1. To turn the page on what occurred in the print media before and after the war -- while most major news organizations have yet to admit their sorry record -- is to lose sight of lessons vital for the future of journalistic principles and ethics. While many of them may be publishing hard-hitting reports today, where were U.S. news organizations before the war, when it might have made a difference in exposing the inaccurate, deceptive or fictional evidence contained in the administration's propaganda over the Iraqi WMD threat?
The Washington Post was the main general exception to the charge (the reporting of James Risen in The New York Times notwithstanding). So was Knight Ridder's triple threat of Jonathan Landay, Warren Strobel and John Walcott. And the Associated Press' Dafna Linzer demonstrated a consistent record of skepticism in her WMD reporting.
Why were they the exceptions, not the rule?
2. But the supreme reason not to drop the matter of press coverage is the price in blood and treasure that the United States is continuing to pay for the pre-emptive attack -- for which the press served as "enablers." Reporters and editors at major newspapers really did help bring on the war, fanning fears and coddling partisan sources (including Iraqi defectors), while dumbing down the views of experts who questioned the prevailing line in Washington.
Even a first-rate military correspondent like Michael Gordon could co-author with Judith Miller the oft-cited front-page New York Times "mushroom cloud" story of Sept. 8, 2002 ("U.S. Says Hussein Intensifies Quest for A-Bomb Parts") that followed close on the heels of Vice President Dick Cheney's speech of August 26 asserting that there was "no doubt" that Saddam had WMD and was prepared to use them. In their own words -- not merely quoting the claims of others -- the two asserted: "Mr. Hussein's dogged insistence on pursuing his nuclear ambitions along with what defectors described in interviews as Iraq's push to improve and expand Baghdad's chemical and biological arsenals, have brought Iraq and the United States to the brink of war."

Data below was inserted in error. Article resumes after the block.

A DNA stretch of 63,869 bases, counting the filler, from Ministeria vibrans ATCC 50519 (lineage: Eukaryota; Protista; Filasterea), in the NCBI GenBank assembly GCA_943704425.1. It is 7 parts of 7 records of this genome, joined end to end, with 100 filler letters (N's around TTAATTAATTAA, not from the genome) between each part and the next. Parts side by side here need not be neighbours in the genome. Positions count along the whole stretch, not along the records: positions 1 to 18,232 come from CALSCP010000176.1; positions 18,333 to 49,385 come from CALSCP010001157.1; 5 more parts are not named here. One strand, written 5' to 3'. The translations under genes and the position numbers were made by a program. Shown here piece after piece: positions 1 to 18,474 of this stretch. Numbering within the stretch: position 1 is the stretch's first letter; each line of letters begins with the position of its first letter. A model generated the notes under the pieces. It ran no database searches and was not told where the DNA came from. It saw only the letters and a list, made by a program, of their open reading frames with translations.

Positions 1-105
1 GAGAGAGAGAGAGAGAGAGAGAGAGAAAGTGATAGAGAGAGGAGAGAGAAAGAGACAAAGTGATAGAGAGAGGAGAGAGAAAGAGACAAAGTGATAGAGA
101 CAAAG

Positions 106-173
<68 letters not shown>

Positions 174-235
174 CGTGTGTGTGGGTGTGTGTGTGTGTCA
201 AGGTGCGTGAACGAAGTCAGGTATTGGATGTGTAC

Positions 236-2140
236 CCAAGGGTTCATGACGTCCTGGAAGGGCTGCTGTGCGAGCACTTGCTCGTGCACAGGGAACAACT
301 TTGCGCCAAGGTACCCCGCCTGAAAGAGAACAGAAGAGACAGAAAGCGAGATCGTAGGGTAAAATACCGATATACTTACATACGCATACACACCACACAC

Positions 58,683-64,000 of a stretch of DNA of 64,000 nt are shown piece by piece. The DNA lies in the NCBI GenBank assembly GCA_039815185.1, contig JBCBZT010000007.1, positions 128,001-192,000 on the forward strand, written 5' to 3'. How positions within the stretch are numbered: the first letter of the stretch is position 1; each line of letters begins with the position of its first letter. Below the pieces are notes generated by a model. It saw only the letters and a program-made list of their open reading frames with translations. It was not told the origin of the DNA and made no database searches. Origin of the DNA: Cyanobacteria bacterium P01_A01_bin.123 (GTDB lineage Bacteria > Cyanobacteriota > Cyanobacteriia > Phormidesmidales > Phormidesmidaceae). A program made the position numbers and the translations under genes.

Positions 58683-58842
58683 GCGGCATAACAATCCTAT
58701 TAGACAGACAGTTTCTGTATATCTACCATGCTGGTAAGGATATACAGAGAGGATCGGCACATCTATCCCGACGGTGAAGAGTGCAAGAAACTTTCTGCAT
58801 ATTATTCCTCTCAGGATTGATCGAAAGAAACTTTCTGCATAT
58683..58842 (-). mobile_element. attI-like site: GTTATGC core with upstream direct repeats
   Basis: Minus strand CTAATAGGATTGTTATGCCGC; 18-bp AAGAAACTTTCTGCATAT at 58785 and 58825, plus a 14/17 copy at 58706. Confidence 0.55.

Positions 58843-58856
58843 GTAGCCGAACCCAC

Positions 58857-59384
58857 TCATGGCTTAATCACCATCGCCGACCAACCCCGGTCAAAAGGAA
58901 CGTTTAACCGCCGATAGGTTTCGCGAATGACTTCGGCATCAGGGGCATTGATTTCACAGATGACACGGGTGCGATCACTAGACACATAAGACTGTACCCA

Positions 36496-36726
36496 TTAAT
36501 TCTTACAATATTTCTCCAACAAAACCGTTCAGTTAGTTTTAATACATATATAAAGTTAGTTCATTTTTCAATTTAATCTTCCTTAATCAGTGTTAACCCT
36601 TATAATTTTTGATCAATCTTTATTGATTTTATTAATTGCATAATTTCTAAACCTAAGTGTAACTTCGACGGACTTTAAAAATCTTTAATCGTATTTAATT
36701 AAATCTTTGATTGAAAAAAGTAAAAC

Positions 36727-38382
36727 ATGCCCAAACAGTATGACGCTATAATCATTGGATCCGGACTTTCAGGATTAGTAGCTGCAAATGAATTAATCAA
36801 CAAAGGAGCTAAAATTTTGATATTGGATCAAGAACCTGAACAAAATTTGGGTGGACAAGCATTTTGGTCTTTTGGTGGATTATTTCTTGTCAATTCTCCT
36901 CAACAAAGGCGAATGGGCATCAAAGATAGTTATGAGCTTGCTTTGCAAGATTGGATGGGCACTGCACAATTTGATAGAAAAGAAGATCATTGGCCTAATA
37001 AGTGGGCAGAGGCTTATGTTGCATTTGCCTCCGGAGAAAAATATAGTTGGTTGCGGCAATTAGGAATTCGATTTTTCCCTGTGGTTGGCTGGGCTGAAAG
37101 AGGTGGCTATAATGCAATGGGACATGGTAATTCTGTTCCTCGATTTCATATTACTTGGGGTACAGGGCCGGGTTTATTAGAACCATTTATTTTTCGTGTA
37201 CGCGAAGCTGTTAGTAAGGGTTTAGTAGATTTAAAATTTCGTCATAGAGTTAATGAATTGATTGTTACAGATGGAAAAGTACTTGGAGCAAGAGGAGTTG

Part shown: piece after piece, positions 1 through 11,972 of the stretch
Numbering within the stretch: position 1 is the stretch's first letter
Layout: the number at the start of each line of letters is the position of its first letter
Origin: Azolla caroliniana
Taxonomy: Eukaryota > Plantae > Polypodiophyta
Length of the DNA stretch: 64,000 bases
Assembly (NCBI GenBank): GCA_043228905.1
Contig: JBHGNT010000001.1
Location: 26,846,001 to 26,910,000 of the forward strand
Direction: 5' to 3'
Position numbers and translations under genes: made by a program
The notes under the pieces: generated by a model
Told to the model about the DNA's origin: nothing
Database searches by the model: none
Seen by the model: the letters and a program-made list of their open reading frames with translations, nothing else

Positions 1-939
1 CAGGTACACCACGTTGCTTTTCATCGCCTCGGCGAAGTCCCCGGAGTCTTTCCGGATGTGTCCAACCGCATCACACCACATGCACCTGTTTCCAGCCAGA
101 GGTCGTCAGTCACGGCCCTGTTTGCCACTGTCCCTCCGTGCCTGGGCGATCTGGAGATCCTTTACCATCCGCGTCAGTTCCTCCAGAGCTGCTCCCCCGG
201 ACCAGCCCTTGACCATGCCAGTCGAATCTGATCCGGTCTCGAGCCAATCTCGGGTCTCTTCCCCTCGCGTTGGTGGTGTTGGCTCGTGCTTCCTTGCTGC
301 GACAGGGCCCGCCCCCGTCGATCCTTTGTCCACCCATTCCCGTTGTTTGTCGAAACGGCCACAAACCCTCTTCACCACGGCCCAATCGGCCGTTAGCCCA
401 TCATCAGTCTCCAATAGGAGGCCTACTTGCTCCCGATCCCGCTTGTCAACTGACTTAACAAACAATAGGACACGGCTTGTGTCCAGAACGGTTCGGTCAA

Keller, when defending Miller on Public Editor Daniel Okrent's Web journal recently, cryptically alluded to the "handling and presenting" of her stories by unnamed editors, suggesting that he should not punish her because they were equally to blame. Who were the editors who let her express highly influential opinions in news stories, get away with poor or partisan sourcing, and who placed her stories on the front page? It was not a rare occurrence for Miller to outright editorialize in a "news" article, as when she stated without qualification that her discoveries in the field bolstered Bush administration claims.
Where, oh where is the ombud?
Where is the Times' new ombudsman one might ask? Gradually, alas, the public editor's unique role at a proud paper that had never had an ombudsman, is being co-opted. Nothing illustrates the point better than last week's "you speak, I record" entry with Keller's defense of Miller in Okrent's Web journal (March 26).
The ombudsman provided a forum for the executive editor to spin a rather lazy defense of Miller's past actions. Keller was permitted to contemptuously dismiss many of the critics of her notorious misreporting on WMD as mere Web surfers, even though Okrent has repeatedly refused to take a critical look back at the stories in dispute (which Keller is now defending). Thus, Okrent can wash his hands in public, as if to say the Times has dealt with that.